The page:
Fun with LastPass

Being a fan of LastPass (and a local NoVA company as well) we were intrigued when we came across a tweet from @mubix regarding a post from Dhiru Kholia to the OpenWall mailing list. In the message Dhiru discusses some interesting fields he found when looking at LastPass transmissions through Burp proxy and the potential for performing an offline brute force attack. He closes by asking the question that what would prevent LastPass from performing a similar attack to gain access to our database of credentials.

via OpenWall Mailing List


So far, I haven’t been able to mount an offline attack against
LastPass locally stored database. However, it is possible to sniff the
LastPass authentication packets and mount an offline attack to recover the original password.

Here is an screenshot of Burp Suite in action,

Click to Enlarge

? ../run/john -fo:lastpass -t # AMD X3 720 CPU (single core)
Benchmarking: LastPass sniffed sessions PBKDF2-HMAC-SHA-256 AES [32/64]… DONE
Raw: 2520 c/s real, 2520 c/s virtual

What prevents LastPass from using the same technique? Maybe they have another faster way to access user data ;).

I urge LastPass to open up their database format, so that a proper
third-party security analysis can be carried out.

Source: “Fun with LastPass” –

I think this is a valid question and it would be great if LastPass would respond to this potential attack and reveal their database format. As you know security through obscurity is generally a bad thing.


Do you think this attack looks like something LastPass users need to worry about? Let us know in the comments below. See ya!

6 comments for “Fun with LastPass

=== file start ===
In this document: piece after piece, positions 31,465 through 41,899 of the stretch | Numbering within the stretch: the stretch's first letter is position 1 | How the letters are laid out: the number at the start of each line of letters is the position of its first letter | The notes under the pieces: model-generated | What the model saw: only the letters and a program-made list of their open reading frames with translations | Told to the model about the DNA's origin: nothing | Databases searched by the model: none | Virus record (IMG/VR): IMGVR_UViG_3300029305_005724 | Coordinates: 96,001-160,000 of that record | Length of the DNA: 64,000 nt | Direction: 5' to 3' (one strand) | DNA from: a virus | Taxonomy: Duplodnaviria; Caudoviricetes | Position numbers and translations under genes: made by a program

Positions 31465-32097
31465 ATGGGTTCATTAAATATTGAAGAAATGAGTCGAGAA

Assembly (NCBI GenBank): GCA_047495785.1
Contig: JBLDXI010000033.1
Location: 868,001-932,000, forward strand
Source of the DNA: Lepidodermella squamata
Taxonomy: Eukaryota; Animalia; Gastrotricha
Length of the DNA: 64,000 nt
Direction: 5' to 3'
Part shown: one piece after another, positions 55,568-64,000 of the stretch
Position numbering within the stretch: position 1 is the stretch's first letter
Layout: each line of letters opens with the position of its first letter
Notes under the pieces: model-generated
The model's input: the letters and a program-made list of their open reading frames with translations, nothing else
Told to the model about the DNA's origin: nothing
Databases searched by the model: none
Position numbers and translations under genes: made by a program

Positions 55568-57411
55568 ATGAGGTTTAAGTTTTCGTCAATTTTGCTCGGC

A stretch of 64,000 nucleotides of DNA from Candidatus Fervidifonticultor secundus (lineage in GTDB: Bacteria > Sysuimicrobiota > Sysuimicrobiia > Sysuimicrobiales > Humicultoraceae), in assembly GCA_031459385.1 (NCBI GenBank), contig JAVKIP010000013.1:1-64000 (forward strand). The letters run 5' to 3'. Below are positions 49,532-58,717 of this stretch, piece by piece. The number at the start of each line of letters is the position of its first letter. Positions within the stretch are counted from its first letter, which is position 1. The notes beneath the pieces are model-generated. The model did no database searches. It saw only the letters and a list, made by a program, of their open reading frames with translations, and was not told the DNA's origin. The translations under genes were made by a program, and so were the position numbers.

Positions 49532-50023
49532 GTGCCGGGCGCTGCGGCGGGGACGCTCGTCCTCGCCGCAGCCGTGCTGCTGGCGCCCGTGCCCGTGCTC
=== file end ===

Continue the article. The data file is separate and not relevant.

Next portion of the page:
1. November 15, 2012 at 1:38 pm

    BLOGGED: Fun with LastPass

  2. Bob
    November 15, 2012 at 2:55 pm

    This is simply not realistic — what is sent to the server is a sha256 hash of something that has already been sha256 hashed 500 times. The reason why we do many pbkdf2 rounds is because the calculation takes a long time. Because of this, the amount of time it will take to brute force is prohibitively long to be effective.

  3. November 15, 2012 at 11:06 pm

    Bob: Thanks for the comment. Would it be possible to open up your database format per the Dhiru’s request?

  4. November 16, 2012 at 4:57 am

    #NoVABloggers Fun with LastPass

  5. Phillip
    November 27, 2012 at 8:23 pm

    Definitely scary considering LastPass has experienced multiple security breaches already. I use RoboForm personally and while both softwares encrypt data with a user created “Master Password”, RoboForm was the first on the market and has not been plagued with the same security issues as LastPass. Siber Systems (the company that makes RoboForm) is also based in Northern VA (Fairfax). I highly recommend RoboForm.

  6. November 27, 2012 at 10:00 pm

    Phillip: Thanks for the comment. Yeah, I’ve heard great things about RoboForm as well. Didn’t know they were local to NoVA… I tried RoboForm once before and it felt a bit heaver on the browser at the time … but of course things could have changed since then.

    Also I only heard of one _potential_ security breach associated with LastPass. They detected an unusual amount of data leaving their network and immediately cut it off. Analysis showed some data may have gotten out however it was all encrypted with individual user master passwords. Was this one of the breaches you were referring to? Any others?

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